100% Satisfaction Guaranteed
|Options For Selecting Flies:
1. Email us with the dates you will be
fishing this stream and we will send
you a list of our fly suggestions. Please
allow up to 24 hours for a response.
2. Call us 800-594-4726 and we will
help you decide which flies you need.
3. Call or email us with a budget for
flies and we will select them and get
them to you in time for your trip.
Shipping is free in the U. S. Orders
over $50 are shipped Priority Mail.
Recommended Tackle & Gear
4, 5 or 6 weight
Dry fly: 9 ft., 5 or 6X Nymphing: 71/2 ft.,
3 or 4X, Streamers 0-2X
Dry fly: 5 or 6X, Nymphing: 3 or 4X,
Best Fly Rods:
Perfect Fly Supreme Four, Superb Five
or Ultimate Six
For 4/5/6 fly line
Fly Floatants and Misc Items:
Floatants, KISS Strike Indicators
Tools & Accessories:
Nippers, forceps, retractors, etc.
The uppermost part of the stream stays iced
up for about half the year. The lower
tailwater section can be fished throughout
Spring is mostly midge and Blue-winged
Olive fishing but less tourists.
Fly Fishing Guide to the Big
The spring runoff is from the end of May
through the month of June. It is just about
impossible to fish the river during this time.
The special regulation water between the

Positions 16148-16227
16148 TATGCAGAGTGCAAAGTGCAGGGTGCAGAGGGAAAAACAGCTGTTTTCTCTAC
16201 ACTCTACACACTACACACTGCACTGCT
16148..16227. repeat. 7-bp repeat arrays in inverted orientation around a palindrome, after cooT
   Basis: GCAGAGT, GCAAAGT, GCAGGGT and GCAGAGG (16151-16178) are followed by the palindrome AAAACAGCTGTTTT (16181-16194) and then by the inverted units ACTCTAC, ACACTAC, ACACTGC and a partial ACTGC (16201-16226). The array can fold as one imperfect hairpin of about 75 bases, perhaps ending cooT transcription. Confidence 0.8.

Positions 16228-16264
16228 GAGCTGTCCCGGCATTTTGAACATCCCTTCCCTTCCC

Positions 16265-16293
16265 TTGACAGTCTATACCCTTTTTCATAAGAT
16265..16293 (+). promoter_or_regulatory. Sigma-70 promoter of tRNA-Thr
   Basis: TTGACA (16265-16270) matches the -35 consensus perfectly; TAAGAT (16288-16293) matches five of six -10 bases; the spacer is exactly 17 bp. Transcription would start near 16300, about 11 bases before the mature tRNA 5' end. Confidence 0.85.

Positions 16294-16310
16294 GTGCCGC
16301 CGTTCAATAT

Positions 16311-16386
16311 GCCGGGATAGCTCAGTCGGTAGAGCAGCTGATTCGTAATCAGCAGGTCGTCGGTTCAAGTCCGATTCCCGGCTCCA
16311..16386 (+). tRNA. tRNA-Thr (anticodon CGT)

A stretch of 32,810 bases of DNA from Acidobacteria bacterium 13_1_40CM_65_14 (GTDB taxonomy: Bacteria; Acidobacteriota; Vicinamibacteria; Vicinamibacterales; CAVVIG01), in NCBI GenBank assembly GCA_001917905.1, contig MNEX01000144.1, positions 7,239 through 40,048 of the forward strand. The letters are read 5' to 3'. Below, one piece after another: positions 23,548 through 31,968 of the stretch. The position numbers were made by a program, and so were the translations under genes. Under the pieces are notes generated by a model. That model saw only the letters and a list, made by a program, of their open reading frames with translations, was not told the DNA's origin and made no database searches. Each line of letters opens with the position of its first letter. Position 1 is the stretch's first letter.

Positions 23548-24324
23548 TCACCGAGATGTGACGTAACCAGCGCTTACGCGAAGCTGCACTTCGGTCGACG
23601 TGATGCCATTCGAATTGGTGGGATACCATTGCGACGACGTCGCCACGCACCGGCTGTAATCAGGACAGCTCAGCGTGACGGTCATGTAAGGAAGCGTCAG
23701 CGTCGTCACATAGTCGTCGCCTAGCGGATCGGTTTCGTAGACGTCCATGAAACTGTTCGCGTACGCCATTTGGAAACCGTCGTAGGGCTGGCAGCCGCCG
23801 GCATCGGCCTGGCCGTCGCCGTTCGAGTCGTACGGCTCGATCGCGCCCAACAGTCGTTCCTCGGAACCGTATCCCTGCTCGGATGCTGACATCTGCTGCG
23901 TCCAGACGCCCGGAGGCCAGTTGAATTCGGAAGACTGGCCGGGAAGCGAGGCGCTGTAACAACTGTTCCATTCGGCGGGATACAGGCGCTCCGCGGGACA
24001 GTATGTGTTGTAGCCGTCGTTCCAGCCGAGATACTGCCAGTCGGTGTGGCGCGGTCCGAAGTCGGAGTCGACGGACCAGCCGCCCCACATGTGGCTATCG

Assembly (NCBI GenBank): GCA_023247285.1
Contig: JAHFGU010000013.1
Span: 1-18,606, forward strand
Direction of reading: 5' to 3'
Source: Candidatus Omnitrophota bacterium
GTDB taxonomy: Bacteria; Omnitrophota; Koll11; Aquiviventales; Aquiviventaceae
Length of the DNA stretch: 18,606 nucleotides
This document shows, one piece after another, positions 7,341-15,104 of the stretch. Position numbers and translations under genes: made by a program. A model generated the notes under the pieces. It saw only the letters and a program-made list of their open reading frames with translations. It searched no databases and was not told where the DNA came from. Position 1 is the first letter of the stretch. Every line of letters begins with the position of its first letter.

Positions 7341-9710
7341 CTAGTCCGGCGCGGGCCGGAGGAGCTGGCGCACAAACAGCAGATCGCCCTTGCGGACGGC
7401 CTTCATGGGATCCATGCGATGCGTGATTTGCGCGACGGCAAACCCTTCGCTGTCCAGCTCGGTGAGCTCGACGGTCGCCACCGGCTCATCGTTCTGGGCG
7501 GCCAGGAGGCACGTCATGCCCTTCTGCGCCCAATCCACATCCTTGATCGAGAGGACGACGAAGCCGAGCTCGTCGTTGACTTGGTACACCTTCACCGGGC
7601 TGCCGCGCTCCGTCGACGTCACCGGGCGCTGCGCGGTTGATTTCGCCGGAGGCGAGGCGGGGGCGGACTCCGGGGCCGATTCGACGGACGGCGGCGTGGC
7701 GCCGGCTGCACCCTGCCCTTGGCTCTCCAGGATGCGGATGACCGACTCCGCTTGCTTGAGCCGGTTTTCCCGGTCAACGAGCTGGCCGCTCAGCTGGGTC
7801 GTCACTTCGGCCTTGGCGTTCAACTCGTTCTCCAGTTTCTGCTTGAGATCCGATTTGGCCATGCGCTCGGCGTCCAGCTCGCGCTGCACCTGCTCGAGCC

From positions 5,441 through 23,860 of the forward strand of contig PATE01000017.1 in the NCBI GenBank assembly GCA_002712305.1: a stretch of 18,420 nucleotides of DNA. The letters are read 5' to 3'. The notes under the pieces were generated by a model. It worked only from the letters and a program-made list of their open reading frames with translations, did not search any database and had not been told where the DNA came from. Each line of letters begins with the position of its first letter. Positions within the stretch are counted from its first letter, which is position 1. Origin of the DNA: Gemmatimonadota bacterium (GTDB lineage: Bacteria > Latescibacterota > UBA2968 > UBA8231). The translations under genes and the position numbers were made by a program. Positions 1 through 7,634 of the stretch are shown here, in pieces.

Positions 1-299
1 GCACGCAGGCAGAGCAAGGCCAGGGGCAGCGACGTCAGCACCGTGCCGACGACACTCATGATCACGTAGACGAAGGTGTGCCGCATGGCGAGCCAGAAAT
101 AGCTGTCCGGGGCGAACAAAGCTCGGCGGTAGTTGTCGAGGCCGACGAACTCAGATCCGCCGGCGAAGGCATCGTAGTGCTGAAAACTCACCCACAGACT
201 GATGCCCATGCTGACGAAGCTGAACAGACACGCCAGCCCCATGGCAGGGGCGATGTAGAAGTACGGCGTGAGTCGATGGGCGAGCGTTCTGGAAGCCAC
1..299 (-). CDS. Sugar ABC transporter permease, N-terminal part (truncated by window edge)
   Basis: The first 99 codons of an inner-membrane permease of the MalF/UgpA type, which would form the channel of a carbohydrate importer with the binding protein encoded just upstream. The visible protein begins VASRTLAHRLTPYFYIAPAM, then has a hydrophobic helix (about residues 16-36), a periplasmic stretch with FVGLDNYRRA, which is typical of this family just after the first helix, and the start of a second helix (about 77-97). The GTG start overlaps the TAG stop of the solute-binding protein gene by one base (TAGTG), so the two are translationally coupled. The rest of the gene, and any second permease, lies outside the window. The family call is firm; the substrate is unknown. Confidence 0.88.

Estes Park and the Drake is what you would
call small stream pocket water. The fish are
mostly rainbow trout and brown trout that
probably average from ten to fourteen inches.
Most of them run around 12 inches. Most of
the trout are rainbows. The section below
Lake Estes at Estes Park is a tailwater. The
stream flows from the dam to Loveland. The
tailwater operates very stable for a dam
controlled lake. It can get some heavier
discharges during the late Spring and during
runoff (March - April) but for all practical
purpose, it is well controlled and the discharge
The trout in the Big Thompson regulated
areas are all wild trout. There has been no
stocking of trout by the state since 1994. The
trout are not pushovers that will take any dry
fly you present to them. You need to use light
leaders and tippets and make good
presentation with flies that imitate the insects
in the stream.
As you will see in the Hatches and Flies
section, there are a surprisingly large
number of aquatic insects in the Big
Thompson. Most of the time, you will have
to pay attention to the insects that are
hatching or most available at the time.
Attractor flies work okay sometimes but
you are far better off using specific
imitations of the insects.
You need to keep in mind the tailwater
section flows along highway 34 which is a